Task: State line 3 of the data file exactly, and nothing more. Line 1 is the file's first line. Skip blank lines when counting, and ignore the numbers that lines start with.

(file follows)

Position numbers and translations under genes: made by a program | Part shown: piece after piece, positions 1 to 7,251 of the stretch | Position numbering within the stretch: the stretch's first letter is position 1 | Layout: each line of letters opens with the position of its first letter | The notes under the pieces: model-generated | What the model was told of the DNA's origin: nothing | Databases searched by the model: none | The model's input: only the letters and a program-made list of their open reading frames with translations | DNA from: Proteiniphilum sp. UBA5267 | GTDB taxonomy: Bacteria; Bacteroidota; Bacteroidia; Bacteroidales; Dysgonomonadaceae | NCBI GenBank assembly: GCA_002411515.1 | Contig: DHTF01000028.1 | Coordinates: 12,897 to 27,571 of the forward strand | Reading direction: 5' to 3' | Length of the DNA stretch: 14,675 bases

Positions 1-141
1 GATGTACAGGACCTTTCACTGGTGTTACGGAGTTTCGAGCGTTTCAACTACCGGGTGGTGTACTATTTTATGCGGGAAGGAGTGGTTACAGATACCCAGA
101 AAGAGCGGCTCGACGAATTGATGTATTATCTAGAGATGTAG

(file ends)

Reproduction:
1 GATGTACAGGACCTTTCACTGGTGTTACGGAGTTTCGAGCGTTTCAACTACCGGGTGGTGTACTATTTTATGCGGGAAGGAGTGGTTACAGATACCCAGA